A few Chicago police officers have risked their lives and careers by breaking the code. Former Area 2 Detective Frank Laverty is the most shining example. In the early 1980’s, Laverty came forward to save the life of an innocent black teenager who was on trial for a murder he did not commit.  Laverty had uncovered the real perpetrator of the crime, but Laverty’s commander and several fellow detectives had hidden the evidence in a secret “street file” that was routinely kept by detectives.  Laverty’s heroic act freed the teenager and exposed the CPD’s illegal “street file” practice, but earned him physical threats from Burge and several of Laverty’s fellow detectives, and a demotion to the job of watching police recruits give urine samples. See, Jones v. City of Chicago, 856 F. 3d 985 (7th Cir. 1988)

This example of the code of silence at work was not lost on the police rank and file.  In 1989, when a fellow Area 2 detective came forward to detail for the first time the systematic and racist nature of Burge’s torture ring, he did so in anonymous letters to lawyers representing torture victim Andrew Wilson, saying that he wanted the letters to remain private because he “did not wish to be shunned like Officer Laverty has been since he cooperated with you.”  This Burge colleague has never been identified. Several African-American Area 2 detectives who had general knowledge about the torture ring remained silent until their retirement two decades later.  In 2008, one white Area 2 detective, when threatened with indictment, reluctantly told the Federal Grand Jury about witnessing Burge torture a black suspect, but the code of silence again reared its ugly head when he attempted to retreat from his prior testimony during Burge’s 2010 perjury trial. No other officer has ever come forward. Instead close to fifty officers have denied any knowledge of the torture ring, and, more recently, a majority of them has chosen to invoke the Fifth Amendment. The Obrycka case is but the most recent extreme example of a police code of silence so embedded within the Department that it permeates nearly every complaint of police brutality and misconduct.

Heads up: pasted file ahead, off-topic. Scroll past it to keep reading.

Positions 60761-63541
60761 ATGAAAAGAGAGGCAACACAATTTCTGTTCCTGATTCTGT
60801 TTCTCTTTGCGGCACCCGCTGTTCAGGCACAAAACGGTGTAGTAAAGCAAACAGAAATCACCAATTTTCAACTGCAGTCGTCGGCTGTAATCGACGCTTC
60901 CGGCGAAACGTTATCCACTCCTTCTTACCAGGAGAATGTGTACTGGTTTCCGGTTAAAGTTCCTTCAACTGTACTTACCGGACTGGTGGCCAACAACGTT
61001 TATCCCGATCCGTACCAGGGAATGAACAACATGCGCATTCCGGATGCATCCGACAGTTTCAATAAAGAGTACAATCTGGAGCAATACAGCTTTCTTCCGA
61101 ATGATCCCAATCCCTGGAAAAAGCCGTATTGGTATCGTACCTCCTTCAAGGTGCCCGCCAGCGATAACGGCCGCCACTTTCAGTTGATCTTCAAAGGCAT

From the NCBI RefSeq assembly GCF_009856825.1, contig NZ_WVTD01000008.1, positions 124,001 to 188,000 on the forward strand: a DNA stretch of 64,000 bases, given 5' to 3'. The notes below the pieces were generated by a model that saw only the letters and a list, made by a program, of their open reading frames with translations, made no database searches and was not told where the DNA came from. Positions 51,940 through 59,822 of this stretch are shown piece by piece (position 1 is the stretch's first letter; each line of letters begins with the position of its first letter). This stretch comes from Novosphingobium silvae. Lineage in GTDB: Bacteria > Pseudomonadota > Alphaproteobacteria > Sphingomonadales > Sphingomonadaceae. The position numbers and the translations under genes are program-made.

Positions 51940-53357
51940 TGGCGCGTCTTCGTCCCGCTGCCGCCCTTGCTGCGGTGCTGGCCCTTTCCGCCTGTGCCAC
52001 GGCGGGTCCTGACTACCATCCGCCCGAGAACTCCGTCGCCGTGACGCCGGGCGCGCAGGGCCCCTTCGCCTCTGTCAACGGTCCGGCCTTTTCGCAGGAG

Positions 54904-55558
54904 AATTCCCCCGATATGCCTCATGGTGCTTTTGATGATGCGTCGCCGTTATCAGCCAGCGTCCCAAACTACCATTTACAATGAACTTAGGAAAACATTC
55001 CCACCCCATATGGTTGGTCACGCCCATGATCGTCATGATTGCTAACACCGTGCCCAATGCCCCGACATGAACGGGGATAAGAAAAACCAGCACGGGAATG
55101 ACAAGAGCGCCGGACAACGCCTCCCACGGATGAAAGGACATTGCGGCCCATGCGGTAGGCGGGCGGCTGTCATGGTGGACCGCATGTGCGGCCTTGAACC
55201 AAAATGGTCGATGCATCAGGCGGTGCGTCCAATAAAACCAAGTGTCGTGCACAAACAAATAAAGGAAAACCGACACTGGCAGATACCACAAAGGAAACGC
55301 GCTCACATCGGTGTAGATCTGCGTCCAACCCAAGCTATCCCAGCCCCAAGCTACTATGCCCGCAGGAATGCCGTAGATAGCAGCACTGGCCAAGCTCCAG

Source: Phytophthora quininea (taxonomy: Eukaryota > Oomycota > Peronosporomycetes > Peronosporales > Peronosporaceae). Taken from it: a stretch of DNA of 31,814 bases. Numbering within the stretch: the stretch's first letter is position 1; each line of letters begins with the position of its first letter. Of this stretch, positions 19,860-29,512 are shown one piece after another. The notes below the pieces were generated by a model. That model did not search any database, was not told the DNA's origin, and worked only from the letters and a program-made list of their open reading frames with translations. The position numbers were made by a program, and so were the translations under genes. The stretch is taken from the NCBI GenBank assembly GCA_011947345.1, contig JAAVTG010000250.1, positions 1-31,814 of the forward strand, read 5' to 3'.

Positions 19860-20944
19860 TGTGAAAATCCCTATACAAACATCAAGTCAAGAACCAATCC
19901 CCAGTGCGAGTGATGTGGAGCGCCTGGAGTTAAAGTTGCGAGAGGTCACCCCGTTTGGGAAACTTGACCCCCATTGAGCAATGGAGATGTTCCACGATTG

For the past 25 years, the code of silence and the related failure to properly discipline  Chicago police officers has been the repeated subject of numerous Monell de facto practice and custom claims brought under 42 U.S.C. Sec. 1983 against the City of Chicago. Most often these practices are raised in serious excessive force, police torture, and wrongful conviction cases.[2] Over the years, the evidence of these practices has been documented, again and again, through hard fought discovery that has been contested at every stage by the City’s lawyers. Now and in the recent pase, the City regularly tries to avoid discovery and trial on these embarrassing claims by moving to bifurcate the Monell claim from the underlying constitutional violation in order to postpone discovery and trial until after the underlying case is tried.